Elk Hunting on a Budget

Elk Hunting on a Budget

Like many types of hunting, elk hunting can be a very rewarding experience. The thrill of seeking out the quarry, getting close enough for the shot and then the excitement of bringing down one of the largest of the deer species cannot be beaten. The right equipment is a necessity as well, so we will talk here about your elk hunting budget.

Equipment and supplies are essential to the successful hunt and these can be a bit pricey. So you need to do two things first:
Set a hunting budget for what you will spend , and
Make a list of what you will need for that hunt.

These factors can vary depending on whether you go on an unguided or a guided hunt, the area you intend to hunt, how long you intend to stay afield and other factors. Of course, the proper firearm and ammunition are essentials and should constitute, in my humble opinion, at least 20% to 30% of that hunting budget.

For starters, concentrate on the basics that you MUST have, like warm clothing, boots, knife or field dressing kit, gloves, thermal socks, underwear and elk calls. You should be able to find these items at a local sporting goods store, but you can also shop online and find deals. Usually, you can find hunting budget busters at the end of the season and in the off season.

Secondary essentials can include fold up seats, portable stands and scent control items. These can also be found at local brick and mortar stores, but online shops can offer bargains. One thing you can do is look at the name brands of the items you need, then search out the same item in a secondary brand. You would be surprised at the money you can save by simply using a not so well-known brand.

When putting together your hunting budget, money can be saved in several ways. Using secondary brands us very god for saving money over the name brands. The same item that provides the same effect can cost up to 40% or 50% less in some cases. Don’t just pay for a name.

Look for kits that contain several items you are looking at. I did this last hunting season when I upgraded my scent control program. The individual items would have cost more than $50. I found a kit that included all of them PLUS a couple of other things for $37; a savings of about 17%.

Overall, it pays to simply be smart and not buy the first thing that you find. Do some research and find other types and brands that provide the same service. Even if you want to shop at a local storefront, go to their online site and check the inventory for availability. Saves you time and money traveling somewhere that doesn’t even have what you need on hand. Some places will have free shipping to the store nearest to you and you pick it up when it arrives, so you get the things you need all in one place and don’t even pay shipping costs. That can be significant to you as a cost saving maneuver.

Make Money Selling Deer Antler Chandeliers

Make Money Selling Deer Antler Chandeliers

Because of the rapid increase of new hunters coming into the industry, the entire species of deer have become more and more valuable. People simply love to watch, take pictures of, and hunt deer. As more and more people begin to love the sport of hunting, more and more industries are being created. There was the boom in the camo industry and then the boom in modern day archery. There is so much money to be made with hunting related items.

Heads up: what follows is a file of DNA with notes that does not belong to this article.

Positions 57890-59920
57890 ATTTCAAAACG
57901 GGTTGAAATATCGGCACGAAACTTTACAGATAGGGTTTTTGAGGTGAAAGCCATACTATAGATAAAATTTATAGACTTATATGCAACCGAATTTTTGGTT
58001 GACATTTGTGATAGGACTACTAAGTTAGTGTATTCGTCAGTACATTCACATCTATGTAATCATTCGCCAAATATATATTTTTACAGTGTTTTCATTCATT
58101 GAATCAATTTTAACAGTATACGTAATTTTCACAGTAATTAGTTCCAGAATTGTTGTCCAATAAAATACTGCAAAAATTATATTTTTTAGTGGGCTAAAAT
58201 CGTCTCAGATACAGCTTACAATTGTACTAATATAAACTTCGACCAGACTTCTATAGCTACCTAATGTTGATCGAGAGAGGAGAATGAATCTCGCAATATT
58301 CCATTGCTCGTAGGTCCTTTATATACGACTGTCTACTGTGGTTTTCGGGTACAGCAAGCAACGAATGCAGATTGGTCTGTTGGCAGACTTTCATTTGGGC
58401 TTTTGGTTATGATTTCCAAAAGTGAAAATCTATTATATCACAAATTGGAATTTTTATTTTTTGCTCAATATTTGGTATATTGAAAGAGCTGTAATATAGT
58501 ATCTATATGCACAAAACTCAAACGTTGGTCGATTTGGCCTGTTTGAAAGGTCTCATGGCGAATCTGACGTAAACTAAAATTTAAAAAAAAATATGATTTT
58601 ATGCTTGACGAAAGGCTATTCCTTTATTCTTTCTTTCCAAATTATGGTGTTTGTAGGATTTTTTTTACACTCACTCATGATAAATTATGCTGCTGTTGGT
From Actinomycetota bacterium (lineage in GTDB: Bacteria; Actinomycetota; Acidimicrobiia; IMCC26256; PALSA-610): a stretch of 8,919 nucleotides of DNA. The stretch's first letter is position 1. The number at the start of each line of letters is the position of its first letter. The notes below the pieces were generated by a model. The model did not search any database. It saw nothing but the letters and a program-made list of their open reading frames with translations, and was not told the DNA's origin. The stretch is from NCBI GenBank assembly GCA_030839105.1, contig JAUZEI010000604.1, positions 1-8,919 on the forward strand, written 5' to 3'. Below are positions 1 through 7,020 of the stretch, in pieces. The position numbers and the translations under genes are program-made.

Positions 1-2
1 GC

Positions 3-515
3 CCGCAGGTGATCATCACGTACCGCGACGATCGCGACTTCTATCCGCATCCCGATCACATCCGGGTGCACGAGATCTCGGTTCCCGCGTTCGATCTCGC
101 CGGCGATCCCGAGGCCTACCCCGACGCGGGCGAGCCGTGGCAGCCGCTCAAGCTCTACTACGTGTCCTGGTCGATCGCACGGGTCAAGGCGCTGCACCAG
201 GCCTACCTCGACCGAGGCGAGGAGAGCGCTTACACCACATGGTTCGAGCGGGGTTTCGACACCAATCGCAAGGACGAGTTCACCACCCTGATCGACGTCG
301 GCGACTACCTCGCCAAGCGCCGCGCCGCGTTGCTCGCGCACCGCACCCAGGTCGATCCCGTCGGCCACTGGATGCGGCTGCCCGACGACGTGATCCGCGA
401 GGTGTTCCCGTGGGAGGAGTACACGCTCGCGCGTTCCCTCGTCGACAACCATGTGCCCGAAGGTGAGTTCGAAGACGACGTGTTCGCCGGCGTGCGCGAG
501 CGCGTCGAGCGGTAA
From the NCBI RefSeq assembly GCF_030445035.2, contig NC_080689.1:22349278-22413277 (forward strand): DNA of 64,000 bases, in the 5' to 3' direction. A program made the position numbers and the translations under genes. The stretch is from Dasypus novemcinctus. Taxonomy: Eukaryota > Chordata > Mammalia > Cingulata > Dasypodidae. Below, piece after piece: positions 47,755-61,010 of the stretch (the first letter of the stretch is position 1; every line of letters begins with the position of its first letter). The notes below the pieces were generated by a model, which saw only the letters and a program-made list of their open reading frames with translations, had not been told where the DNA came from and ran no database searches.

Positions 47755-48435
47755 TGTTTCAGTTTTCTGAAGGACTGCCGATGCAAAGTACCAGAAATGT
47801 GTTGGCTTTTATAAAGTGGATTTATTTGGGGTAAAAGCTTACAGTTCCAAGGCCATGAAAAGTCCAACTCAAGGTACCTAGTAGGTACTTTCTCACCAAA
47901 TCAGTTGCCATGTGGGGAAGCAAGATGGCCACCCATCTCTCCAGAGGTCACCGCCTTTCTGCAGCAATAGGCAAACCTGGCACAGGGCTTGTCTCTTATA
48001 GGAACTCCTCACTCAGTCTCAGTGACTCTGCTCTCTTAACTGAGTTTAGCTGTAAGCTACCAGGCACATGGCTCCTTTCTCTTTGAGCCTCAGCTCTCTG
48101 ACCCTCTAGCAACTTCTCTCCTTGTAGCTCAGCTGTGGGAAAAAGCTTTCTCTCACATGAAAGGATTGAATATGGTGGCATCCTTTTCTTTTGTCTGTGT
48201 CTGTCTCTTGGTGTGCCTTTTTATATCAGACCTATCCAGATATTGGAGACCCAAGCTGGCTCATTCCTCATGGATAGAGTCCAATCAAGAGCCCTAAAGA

I am not sure when deer antler chandeliers were created or thought up, but who ever thought of the whole idea is a pure genius. The companies that manufacture these chandeliers are gaining a ton of profit. Now when I say a ton, I mean a lot of money. I have searched all over the internet for more information on the prices of deer antler chandeliers and this is what I found. The majority of deer antler chandeliers where from twelve hundred dollars to over six thousand dollars. Did you hear that correctly – six thousand dollars! That is a lot of money for such a simple piece of art. I do not mean simple to make – I just meant that they are simple and elegant and it probably wouldn’t take to long to make them.

Make a note that the prices on deer antler chandeliers that I posted above is simple an estimate – not a fact. I am sure that the price will differ with each company and style. Each chandelier has a different size and width meaning that some have more antler and are therefore more expensive. I believe that the price also reflects the type of antler being used. The more exotic, the more expensive – at least that make since to me. A chandelier made from moose antler should cot more that one made from a deer – it only makes since. And one made from a elk should also be more expensive that a chandelier made from a deer antler. You can also get one of these made from a fake antlers that should decrease the price by a landslide.

Elk Hunting in Colorado – What You Should Know

Elk Hunting in Colorado – What You Should Know

Elk hunting in the Colorado mountains has become a wonderful pastime for many families. The Rocky Mountains provide a scerene backdrop and a wonderful place to find many of the elk herds that are found in Colorado. Whether you are hunting in the North, South, East or West regions of the state you are sure to find what you are looking for.

Colorado is known for the largest population of elk in the entire world, and this causes many hunters from around the globe to migrate to Colorado during the big hunting season. During the elk hunting season, you may choose a private guide to take you on your journey through the wilderness to find the elk. Others may choose to go at it on their own, but you need to be cautious about the areas that can be hunted. There is private land that you may not hunt unless you have permission from the owner.